BCE 63 Failing Up after Medical Error

Dr. Sarah Gray tells us the story of her worst case ever and what she learned from it. About 50% of North American physicians involved in a serious medical error report increased anxiety for future errors, decreased confidence in their job, decreased job satisfaction, insomnia, PTSD, panic disorder – the list goes on. Dr. Gray shares how and why many of us react to medical error - the embarrassment, the shame, the guilt and sense of failure. She then explains the notion of acceptance that we all fail, that perfection is a myth, and how she learned that "failing up" after of the most difficult case of her career is the best choice after making a medical error...

New Rapid Reviews Videos on IV Iron & Hyponatremia

Two classic EM Cases main episode podcasts, IV Iron for Anemia in EM with Jeannie Callum and Walter Himmel, and Emergency Management of Hyponatremia with Melanie Baimel and Ed Etchells are covered in the latest Rapid Reviews Videos by Taryn Lloyd and Nick Clarridge. Dr. Lloyd reviews how to avoid needless blood transfusions, the indications for IV iron and how to actually administer IV iron, while Dr. Clarridge reviews a novel approach, causes, complications and management of hyponatremia in the ED...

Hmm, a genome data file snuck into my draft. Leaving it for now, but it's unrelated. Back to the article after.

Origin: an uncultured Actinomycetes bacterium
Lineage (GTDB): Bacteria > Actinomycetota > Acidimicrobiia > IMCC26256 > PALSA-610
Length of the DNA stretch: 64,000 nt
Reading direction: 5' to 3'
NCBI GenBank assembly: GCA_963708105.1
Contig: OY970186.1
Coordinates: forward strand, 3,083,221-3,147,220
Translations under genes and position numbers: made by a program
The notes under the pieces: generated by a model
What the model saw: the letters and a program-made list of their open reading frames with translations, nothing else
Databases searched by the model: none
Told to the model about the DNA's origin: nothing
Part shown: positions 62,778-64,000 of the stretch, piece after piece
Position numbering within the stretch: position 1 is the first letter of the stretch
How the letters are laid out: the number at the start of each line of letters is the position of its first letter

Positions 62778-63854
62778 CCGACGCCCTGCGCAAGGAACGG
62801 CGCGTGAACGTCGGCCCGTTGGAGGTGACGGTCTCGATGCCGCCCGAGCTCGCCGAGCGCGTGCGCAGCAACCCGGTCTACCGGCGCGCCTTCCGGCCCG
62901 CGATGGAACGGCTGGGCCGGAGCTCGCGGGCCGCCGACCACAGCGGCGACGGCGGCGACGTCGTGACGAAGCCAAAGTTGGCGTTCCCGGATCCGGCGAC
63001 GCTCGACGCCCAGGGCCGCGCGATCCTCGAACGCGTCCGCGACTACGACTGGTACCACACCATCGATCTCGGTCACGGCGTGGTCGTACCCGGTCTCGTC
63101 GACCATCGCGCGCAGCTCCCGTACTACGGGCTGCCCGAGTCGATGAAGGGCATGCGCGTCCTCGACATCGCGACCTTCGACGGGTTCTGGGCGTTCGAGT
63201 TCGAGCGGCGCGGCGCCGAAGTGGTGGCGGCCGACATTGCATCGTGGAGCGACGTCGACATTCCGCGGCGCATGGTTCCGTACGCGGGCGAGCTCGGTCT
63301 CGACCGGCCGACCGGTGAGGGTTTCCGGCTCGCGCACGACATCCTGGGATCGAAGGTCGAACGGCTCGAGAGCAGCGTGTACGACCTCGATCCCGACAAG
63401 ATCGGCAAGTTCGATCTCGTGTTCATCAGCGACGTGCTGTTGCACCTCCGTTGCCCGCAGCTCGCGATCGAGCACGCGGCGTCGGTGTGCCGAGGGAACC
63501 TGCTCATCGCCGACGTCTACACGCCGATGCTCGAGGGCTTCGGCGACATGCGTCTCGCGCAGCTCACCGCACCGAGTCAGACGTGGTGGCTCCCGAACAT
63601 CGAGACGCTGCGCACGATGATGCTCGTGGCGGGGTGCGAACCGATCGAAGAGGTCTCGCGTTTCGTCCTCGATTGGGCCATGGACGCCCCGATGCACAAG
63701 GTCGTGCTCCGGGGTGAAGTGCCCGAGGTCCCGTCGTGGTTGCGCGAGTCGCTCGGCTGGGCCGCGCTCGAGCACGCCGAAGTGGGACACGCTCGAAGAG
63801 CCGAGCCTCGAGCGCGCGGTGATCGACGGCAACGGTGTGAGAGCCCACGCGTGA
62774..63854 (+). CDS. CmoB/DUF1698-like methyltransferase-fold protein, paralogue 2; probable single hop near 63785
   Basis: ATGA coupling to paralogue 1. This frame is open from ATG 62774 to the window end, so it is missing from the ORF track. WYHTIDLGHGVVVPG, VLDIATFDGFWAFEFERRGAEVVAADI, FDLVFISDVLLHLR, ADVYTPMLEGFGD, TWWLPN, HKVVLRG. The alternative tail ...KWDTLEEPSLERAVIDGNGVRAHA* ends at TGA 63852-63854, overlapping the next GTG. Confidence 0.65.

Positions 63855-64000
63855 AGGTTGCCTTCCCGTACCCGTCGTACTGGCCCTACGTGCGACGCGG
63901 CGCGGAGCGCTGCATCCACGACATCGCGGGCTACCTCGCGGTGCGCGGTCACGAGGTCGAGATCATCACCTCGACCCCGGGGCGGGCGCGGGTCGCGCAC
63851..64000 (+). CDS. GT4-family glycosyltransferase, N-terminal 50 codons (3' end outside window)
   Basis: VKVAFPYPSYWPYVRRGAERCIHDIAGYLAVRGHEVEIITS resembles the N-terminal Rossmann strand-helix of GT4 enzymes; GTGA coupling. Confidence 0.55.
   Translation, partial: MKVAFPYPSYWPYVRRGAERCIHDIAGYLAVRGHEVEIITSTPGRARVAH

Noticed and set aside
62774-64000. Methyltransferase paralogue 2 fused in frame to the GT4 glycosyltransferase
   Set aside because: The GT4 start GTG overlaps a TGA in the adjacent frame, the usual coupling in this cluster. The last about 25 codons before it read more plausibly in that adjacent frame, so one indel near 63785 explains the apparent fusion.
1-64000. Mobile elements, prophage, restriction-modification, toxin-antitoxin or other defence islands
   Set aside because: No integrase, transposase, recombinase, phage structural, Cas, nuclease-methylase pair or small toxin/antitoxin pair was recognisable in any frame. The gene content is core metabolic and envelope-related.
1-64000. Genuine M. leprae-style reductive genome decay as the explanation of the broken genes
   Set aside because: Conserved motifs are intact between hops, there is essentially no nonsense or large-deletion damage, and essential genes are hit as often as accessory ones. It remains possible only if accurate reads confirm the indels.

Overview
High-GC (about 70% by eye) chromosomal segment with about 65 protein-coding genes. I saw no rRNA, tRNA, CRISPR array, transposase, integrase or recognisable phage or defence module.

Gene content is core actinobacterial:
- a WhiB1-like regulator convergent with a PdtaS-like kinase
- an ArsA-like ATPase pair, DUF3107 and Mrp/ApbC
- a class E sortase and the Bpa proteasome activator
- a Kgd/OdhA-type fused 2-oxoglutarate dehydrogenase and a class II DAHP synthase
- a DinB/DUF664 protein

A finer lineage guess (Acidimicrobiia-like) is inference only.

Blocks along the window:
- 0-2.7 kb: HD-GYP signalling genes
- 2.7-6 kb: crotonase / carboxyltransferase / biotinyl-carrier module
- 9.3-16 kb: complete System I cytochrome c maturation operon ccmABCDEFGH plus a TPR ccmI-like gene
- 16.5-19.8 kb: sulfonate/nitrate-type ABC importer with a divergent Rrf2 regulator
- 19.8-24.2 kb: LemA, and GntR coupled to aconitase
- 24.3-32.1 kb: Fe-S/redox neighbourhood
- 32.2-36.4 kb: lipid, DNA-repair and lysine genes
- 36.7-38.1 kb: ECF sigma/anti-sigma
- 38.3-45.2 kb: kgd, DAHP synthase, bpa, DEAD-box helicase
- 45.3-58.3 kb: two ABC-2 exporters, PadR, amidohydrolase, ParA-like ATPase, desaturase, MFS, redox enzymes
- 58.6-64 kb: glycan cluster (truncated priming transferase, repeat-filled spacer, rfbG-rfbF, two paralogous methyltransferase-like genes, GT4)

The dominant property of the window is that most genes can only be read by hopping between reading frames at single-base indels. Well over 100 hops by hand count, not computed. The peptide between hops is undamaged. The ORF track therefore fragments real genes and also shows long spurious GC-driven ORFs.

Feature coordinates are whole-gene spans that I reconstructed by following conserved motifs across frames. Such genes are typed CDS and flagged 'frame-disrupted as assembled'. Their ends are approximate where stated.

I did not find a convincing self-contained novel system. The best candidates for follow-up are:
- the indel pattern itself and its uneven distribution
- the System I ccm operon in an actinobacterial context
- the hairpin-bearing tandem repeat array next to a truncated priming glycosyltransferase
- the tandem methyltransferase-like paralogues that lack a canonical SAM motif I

Rapid Reviews Videos on Hyperkalemia

Our new EM Cases feature Rapid Reviews Videos is growing! The latest release covers the main episode on hyperkalemia with Melanie Baimel and Ed Etchells. In the first video Nick Clarridge reviews a general approach to hyperkalemia, the ECG changes and mimics and determining the cause. In the second video he reviews the 3 core principles of hyperkalemia management, the indications for calcium, insulin and bicarb in hyperkalemia and the options in management of hyperkalemia associated with cardiac arrest....

By |2017-04-25T10:44:02-04:00April 25th, 2017|Categories: Clinical Practice, News, Rapid Reviews Videos|Tags: , |0 Comments

WTBS 11 – Keeping Score: Providing Physician Feedback